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Zambia Catholic bishops urge SA leaders to take responsibility over xenophobic attacks

THE Zambia Conference for Catholic Bishops has urged the South African leadership to take responsibility for the xenophobic attacks in that country.

ZCCB president Reverend George Lungu said xenophobia and its resultant chaos were not just criminal but cruel, barbaric and abominable as could be seen in some video clips circulating on social media.

“’You were once foreigners in a foreign land’ (Ex 22:2). The Zambia Conference of Catholic Bishops (ZCCB) joins various religious groupings and people of good will in condemning the xenophobic attacks taking place in South Africa that are targeted on foreign nationals from a number of African countries,” he said. “In particular, we recall the words of the holy father, Pope Francis: ‘In the name of God who has created all human beings equal in rights, duties and dignity, and who has called them to live together as brothers and sisters, to fill the earth and make known the values of goodness, love and peace…. In the name of innocent human life that God has forbidden to kill, affirming that whoever kills a person is like one who kills the whole of humanity, and that whoever saves a person is like one who saves the whole of humanity; we, who believe in God…call upon ourselves, upon the leaders of the world as well as the architects of international policy and world economy, to work strenuously to spread the culture of tolerance and of living together in peace; to intervene at the earliest opportunity to stop the shedding of innocent blood and bring an end to wars, conflicts, environmental decay and the moral and cultural decline that the world is presently experiencing’.”

Bishop Lungu said what was being witnessed was a violation of the fundamental human rights that every person was entitled to despite his or her religion, race, colour, ethnicity and nationality.

“We are indeed deeply saddened by the occurrence of xenophobic attacks that have been taking centre stage in South Africa in recent years. We fear that if this trend is not curtailed, it may lead to outright displeasure and alienation of the citizens of South Africa from the rest of the continent,” he said. “Xenophobia and its resultant chaos are not just criminal but cruel, barbaric and abominable as can be seen in some video clips circulating on social media. What we are witnessing is a violation of the fundamental human rights that every human person is entitled to despite his or her religion, race, colour, ethnicity and nationality. The Word of God teaches us to treat foreigners with the human dignity they deserve, saying: ‘You must not mistreat or oppress foreigners in any way. Remember, you yourselves were once foreigners…(Exodus 22:21).”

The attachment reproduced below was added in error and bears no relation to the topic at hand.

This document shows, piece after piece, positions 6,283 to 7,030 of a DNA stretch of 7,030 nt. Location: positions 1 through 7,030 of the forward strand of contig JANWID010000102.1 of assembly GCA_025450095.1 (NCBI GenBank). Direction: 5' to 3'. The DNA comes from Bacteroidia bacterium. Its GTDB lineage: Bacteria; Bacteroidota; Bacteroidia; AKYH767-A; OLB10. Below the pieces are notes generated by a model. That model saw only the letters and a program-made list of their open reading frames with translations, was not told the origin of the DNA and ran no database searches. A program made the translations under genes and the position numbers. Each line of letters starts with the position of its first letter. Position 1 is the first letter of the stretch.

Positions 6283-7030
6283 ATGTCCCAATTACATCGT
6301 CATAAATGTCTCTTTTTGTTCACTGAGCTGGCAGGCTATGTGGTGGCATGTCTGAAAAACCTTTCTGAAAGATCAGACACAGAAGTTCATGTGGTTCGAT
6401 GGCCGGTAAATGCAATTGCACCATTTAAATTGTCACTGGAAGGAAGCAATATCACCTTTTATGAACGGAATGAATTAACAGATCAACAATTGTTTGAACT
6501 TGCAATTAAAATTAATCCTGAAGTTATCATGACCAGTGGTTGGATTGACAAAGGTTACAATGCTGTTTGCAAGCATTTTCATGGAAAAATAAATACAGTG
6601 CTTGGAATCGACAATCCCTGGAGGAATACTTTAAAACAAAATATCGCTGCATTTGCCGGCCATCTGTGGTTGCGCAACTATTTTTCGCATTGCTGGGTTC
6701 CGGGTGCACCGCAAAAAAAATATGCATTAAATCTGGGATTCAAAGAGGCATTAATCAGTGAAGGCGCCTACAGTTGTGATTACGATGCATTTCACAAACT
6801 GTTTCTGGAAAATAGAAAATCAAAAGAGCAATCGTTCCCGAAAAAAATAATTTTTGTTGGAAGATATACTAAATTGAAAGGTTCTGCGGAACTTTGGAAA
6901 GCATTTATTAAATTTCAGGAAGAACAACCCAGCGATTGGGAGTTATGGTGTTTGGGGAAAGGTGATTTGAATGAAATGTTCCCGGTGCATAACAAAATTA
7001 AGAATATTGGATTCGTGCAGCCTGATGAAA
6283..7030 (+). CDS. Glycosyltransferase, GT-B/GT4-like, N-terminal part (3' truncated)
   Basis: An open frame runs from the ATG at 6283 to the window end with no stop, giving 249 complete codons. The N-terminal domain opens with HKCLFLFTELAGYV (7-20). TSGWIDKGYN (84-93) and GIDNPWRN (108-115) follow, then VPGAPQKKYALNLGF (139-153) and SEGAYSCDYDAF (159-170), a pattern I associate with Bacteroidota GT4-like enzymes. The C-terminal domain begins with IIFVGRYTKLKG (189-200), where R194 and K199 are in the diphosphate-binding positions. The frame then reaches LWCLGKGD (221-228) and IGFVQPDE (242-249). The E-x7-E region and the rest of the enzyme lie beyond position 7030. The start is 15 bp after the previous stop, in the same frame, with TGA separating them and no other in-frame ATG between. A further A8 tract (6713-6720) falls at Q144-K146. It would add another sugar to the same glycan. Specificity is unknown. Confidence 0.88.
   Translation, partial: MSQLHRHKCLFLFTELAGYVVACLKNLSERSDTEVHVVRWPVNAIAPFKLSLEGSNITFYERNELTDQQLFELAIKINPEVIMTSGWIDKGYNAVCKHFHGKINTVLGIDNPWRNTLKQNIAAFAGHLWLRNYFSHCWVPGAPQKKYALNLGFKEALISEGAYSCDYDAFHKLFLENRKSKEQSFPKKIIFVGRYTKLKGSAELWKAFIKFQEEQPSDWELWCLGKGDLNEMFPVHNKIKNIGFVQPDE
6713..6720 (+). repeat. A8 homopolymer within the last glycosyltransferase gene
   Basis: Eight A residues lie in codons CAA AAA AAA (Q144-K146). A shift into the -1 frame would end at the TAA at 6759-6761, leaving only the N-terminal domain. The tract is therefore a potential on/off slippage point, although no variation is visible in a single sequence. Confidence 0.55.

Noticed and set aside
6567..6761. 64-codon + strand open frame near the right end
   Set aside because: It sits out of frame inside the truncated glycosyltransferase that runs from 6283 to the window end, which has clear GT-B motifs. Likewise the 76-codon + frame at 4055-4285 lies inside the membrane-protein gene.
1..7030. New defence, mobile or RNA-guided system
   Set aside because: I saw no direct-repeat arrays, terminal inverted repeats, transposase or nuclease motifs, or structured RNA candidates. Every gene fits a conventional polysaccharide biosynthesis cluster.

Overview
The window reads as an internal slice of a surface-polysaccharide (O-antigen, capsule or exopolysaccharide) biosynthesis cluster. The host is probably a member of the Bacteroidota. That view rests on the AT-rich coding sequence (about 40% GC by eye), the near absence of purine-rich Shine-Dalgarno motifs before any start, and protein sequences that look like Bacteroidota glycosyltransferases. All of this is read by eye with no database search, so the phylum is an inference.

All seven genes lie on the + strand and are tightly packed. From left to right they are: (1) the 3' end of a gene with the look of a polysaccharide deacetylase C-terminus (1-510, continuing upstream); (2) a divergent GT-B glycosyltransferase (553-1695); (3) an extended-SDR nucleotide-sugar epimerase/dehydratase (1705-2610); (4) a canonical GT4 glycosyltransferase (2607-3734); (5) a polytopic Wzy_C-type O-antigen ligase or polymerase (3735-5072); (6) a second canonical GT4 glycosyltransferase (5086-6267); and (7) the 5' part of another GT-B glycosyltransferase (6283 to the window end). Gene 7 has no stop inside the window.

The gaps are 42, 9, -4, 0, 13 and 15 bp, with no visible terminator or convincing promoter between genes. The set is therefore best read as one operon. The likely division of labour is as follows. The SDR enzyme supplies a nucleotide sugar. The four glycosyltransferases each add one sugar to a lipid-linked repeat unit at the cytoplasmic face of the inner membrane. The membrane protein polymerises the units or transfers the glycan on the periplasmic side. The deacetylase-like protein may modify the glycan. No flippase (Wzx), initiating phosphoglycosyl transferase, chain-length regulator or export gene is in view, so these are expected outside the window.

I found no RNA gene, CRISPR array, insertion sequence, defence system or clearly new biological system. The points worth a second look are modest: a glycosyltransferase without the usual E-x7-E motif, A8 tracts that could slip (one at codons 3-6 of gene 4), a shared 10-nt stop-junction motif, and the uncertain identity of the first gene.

Bishop Lungu called on the South African government and local authorities to do more in managing the situation whilst maintaining the values of Ubuntu, civility, tolerance and peaceful coexistence in that rainbow nation.

He said to refuse to live side-by-side with other human beings was a danger to the existence as human beings.

Bishop Lungu said any form of intolerance must be confronted and eradicated at all cost.

“Further, leaders should not be seen to exacerbate the situation by paying a blind eye of what is happening or issuing inflammatory sentiments against African immigrants,” he said.

Bishop Lungu urged Zambians resident in South Africa to take extra care as they carry out their affairs and that they make themselves available to the embassy, so that they can be offered protection where necessary.

“Back home, we strongly condemn any acts of violence, lawlessness and rampant destruction of property. We further urge all Zambians to restrain themselves from any acts of violence or vengeance against South African nationals and their property or businesses. We hereby call for calm and diplomatic advocacy, whilst respecting people’s right to hold peaceful matches within the confines of law and order. Our Christian faith calls us to forgive and reconcile especially with those we consider to be our enemies. ‘You have heard that it was said, ‘Eye for eye, and tooth for tooth.’ But I tell you, do not resist an evil person. If anyone slaps you on the right cheek, turn to them the other cheek also” (Matthew 5:38-39),” said Bishop Lungu.

“Above all, we urge leaders, educationists, especially in South Africa, to inculcate the spirit of Ubuntu in post-apartheid generations as this will help them appreciate the spirit of co-existence.”

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